An oil and gas downturn write-off has blown a £9million-plus hole in the balance sheet at the parent of Aberdeen-based energy service firms ICR Integrity and Walker Technical Resources (WTR).
Accounts for ICR Integrity (Holdings) show ICR Integrity, WTR, Norwegian pipeline company Quickflange and a raft of other subsidiaries together suffered pre-tax losses of £24.3million during the year to May 31, 2016.
But this was an improvement on losses of £28.3million the year before.
Turnover across the group fell to £25.4million in the latest period, down from £36.9million previously, as the companies battled against challenging market conditions.
In his strategic report for 2015/16, director Willie Rennie said it had been a difficult year amid continuing low oil prices.
But all group firms were operating cost-effectively, he said, adding the overall business was “well-placed in the market” and on track to deliver £6.4million in earnings before interest, tax, depreciation and amortisation (Ebitda), up from £4.5million last time, in the current trading year.
The group was formed in July 2011, when venture capital firm Gresham Private Equity and HSBC backed a secondary buyout of Bridge of Don-based WTR from Maven Capital in a deal reported to be worth £15million.
Gresham later sold a majority stake to mid-market private equity firm Graphite Capital in a transaction thought to be worth up to £60million, including debt.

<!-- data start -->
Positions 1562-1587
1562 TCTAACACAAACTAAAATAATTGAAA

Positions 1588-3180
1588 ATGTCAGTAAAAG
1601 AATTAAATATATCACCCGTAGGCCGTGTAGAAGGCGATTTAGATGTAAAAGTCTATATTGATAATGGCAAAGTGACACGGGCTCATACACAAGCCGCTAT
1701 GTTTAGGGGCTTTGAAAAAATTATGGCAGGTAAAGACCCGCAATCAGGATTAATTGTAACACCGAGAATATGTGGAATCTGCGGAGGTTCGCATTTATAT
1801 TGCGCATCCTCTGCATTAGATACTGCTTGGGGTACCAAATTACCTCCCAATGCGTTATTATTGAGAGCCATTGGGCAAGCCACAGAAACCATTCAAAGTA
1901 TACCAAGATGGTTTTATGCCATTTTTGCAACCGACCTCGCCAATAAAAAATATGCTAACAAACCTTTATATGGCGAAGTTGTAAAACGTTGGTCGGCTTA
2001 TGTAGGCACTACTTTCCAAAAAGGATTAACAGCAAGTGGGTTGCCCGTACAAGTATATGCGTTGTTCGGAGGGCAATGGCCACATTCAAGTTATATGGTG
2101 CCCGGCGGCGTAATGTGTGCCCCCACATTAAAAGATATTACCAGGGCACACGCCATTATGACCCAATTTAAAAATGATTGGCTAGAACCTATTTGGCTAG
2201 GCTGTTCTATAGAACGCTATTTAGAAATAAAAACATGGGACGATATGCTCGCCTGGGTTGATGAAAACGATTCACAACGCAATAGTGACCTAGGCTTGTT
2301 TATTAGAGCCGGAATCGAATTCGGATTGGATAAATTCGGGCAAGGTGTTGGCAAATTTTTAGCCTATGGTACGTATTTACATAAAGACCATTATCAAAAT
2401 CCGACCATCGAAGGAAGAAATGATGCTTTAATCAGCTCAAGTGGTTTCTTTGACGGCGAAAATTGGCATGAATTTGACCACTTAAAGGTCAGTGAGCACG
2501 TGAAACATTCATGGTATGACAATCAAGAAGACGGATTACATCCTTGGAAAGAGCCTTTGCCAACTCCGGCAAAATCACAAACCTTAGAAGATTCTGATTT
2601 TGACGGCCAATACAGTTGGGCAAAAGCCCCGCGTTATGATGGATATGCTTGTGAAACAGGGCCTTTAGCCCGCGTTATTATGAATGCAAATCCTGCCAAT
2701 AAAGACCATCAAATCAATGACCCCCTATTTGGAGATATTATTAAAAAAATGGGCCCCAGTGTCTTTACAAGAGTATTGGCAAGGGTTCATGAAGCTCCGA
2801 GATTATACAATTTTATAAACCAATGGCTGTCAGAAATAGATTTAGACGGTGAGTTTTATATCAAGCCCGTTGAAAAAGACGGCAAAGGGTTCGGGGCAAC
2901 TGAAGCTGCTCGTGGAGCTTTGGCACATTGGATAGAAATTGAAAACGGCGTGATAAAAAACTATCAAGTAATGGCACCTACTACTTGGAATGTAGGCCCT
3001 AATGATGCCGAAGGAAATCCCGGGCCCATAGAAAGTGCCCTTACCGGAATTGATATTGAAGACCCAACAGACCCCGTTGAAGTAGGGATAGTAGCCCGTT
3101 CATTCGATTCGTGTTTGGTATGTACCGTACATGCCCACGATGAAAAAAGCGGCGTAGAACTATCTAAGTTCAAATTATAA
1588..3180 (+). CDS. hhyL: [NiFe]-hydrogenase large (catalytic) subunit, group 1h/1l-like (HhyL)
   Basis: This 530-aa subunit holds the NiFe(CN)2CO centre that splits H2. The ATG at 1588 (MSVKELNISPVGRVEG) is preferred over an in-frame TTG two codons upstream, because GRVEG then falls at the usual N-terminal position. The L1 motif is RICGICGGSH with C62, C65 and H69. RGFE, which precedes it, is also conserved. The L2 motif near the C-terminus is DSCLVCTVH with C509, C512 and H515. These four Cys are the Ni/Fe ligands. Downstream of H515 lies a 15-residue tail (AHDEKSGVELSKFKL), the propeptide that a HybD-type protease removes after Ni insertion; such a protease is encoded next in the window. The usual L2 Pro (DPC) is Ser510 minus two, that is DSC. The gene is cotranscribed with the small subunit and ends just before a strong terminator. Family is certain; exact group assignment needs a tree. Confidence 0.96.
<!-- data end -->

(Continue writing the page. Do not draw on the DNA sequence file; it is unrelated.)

The existing management team, including Mr Rennie as chief executive, chief operating officer Andy Bruce and finance director Gordon Davidson, stayed on, with Bob Forbes joining them as executive chairman.
According to papers filed at Companies House, Mr Bruce, Mr Davidson and Mr Forbes are no longer directors of the holding company. Bill Bayliss, ex chief executive of Viking Seatech is now on the board.
Bosses were not available to comment on either the current management structure or the accounts, lodged at Companies House, which also highlighted “another strong year” for Ellon-based subsidiary Chemical Injection Utilities (CIU).
Mr Rennie said CIU recorded sales and profits in line with 2014/15 as investment in people and equipment “kept pace with demand”.
WTR made pre-tax profits of £2.5million in 2015/16, against losses of £7.9million a year earlier, while sales fell by £9.4million to £7.6million.
Sales at WTR are expected to rise to £8.3million in the current trading year, while Ebitda is forecast to surge by £1.6million to £3.5million.
North East Corrosion Engineers, based at Foveran, near Ellon, had a “largely flat” performance last year, with pre-tax profits of £530,000.
Mr Rennie said: “In light of current market conditions, the directors have revised the carrying value of goodwill and, accordingly, an impairment charge … (£9.15million) has been recognised.”